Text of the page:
There are a number of strategies one can use to reduce intracellular calcium...magnesium is one that many of us use. It is an NMDA antagonist like memantine. I think some people see benefit from magnesium more from its NMDA antagonist properties rather than a true deficiency of magnesium (though surely there are exceptions).

Calcium channel beta blockers like verapamil may also help to decrease intracellular calcium.

I have a prescription for memantine...looking forward to giving it a shot! It looks to be well tolerated in most people with diarrhea and sleepiness being the most common adverse effects.
 

Who Me?

Well-Known Member
@Remy I have tried it. Even half a dose, I think 2.5 mgs just completely drugged me out. I did take it in the morning so maybe for me it would be better at night?

:bear: would this work for guinea pig? or this?:clown: haha? or this? :cow: Guinea moose?
 

Paw

Well-Known Member
I think some people see benefit from magnesium more from its NMDA antagonist properties rather than a true deficiency of magnesium (though surely there are exceptions).
Interesting. I was certain I would do well with memantine (given my past reactions and symptoms), but it consistently gives me flu-like symptoms. Magnesium, however, I tolerate very well.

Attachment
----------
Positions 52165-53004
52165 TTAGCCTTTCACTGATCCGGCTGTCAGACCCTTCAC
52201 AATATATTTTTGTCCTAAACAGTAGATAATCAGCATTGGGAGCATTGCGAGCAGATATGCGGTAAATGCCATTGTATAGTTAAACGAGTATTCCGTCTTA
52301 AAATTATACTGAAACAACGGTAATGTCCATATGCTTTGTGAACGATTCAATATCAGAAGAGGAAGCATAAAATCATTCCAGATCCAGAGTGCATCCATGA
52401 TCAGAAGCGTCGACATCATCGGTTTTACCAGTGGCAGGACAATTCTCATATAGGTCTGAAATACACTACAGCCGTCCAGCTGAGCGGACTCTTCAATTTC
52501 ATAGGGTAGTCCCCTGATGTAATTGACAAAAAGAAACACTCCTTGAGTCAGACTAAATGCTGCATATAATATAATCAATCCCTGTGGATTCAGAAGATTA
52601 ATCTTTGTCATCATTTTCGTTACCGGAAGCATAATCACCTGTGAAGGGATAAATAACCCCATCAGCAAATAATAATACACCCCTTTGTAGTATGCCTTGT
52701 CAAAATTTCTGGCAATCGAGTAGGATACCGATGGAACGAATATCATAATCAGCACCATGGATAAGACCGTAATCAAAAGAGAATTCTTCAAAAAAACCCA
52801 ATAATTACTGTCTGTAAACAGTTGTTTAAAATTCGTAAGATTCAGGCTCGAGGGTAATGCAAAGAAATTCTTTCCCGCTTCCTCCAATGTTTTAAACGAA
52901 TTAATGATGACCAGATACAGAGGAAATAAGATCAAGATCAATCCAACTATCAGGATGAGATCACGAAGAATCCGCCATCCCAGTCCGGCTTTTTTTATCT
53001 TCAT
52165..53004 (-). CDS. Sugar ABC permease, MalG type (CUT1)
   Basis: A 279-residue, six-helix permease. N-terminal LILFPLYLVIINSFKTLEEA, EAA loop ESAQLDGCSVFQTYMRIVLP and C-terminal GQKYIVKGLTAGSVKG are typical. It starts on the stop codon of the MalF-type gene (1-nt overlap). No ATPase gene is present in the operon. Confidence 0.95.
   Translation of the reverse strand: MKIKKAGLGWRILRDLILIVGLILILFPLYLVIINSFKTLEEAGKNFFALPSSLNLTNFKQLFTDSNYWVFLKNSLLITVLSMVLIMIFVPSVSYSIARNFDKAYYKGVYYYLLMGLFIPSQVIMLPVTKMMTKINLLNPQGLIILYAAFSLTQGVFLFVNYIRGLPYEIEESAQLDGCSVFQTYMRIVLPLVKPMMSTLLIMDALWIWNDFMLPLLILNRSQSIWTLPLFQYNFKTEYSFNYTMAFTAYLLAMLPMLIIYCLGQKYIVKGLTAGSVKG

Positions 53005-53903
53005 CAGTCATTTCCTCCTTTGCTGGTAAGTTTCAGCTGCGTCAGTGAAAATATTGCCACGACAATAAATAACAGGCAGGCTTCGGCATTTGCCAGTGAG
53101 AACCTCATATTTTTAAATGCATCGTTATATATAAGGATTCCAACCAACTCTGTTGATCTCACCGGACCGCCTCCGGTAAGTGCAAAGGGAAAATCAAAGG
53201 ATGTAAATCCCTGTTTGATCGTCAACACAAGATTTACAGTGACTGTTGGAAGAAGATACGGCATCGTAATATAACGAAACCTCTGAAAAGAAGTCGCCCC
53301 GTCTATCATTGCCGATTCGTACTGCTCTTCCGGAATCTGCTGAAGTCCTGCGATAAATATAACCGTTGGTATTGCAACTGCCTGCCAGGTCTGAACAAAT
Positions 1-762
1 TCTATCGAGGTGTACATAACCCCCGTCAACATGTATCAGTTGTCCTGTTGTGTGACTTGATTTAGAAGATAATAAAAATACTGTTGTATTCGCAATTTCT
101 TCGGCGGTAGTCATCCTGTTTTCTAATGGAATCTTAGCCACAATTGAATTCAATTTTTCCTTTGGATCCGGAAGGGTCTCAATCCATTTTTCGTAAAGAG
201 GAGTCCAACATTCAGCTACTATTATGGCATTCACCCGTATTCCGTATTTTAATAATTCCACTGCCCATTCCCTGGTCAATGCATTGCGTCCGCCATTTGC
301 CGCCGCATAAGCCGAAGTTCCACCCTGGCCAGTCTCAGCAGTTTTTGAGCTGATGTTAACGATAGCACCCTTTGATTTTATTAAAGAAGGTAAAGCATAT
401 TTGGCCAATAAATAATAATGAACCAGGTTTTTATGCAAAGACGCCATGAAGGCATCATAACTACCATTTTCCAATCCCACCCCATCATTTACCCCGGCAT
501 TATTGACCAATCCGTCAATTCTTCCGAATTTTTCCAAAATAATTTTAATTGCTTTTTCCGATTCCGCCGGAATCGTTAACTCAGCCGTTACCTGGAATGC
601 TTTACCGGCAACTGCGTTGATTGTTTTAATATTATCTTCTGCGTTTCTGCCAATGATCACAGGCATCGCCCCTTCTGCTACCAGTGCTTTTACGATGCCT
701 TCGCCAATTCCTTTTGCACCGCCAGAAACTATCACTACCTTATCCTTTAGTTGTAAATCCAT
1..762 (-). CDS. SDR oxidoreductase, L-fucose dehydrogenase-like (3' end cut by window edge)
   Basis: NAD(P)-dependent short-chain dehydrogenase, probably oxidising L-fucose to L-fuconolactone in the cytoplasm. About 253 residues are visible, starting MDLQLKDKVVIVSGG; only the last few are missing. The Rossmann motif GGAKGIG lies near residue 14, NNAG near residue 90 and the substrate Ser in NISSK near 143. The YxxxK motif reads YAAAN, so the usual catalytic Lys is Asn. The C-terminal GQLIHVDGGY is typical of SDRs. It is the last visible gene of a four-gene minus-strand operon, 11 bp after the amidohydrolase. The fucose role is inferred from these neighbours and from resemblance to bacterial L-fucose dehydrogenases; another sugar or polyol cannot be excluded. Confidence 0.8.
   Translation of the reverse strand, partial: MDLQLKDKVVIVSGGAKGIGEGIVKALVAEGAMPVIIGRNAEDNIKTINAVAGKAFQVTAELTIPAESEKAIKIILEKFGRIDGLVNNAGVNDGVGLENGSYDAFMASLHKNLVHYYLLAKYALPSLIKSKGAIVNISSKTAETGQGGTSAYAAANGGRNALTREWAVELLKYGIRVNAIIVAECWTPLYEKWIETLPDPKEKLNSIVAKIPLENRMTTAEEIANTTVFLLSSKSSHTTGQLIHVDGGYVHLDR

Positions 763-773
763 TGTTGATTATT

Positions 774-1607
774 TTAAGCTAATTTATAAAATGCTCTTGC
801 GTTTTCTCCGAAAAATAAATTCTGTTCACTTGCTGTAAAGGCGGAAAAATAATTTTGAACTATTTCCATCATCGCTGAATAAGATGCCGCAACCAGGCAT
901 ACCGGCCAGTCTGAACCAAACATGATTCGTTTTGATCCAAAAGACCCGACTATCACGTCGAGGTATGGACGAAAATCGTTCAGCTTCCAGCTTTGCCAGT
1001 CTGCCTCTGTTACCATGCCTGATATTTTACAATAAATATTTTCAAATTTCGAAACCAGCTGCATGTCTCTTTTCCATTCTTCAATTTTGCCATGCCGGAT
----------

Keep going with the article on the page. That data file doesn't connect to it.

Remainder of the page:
Strike me lucky

Well-Known Member
I wastaking between 5 to 10mg in the morning. It did initially give me some mental clarity and energy but eventually wheres off so tolerance must be occurring. I have read it can increase cortisol but ot doesnt feel like hc, maybe more specific in its other functions.

Main reason i was using it was to help lower benzo tolerance through its nmda antagonist properties which it helps some with. I think its mental clarity may come through blocking effects of tnf alpha???

Recently started using it at night to see if this would help better with tolerance and it seems too. So its energy effects to seem to worry sleep. Maybe mixing up fatigue with inflammation that memantine treats??
 

loki

Well-Known Member
Hi i recently got my hands on memantine and feel like forming increasing complex sentences isn't such a pain in the ;) anymore... Ran out of b and D vits and of curcumin yesterday though... Memantine puts me to sleep like an angel which im very thankful for! And i could cut down the Prednisone complete :D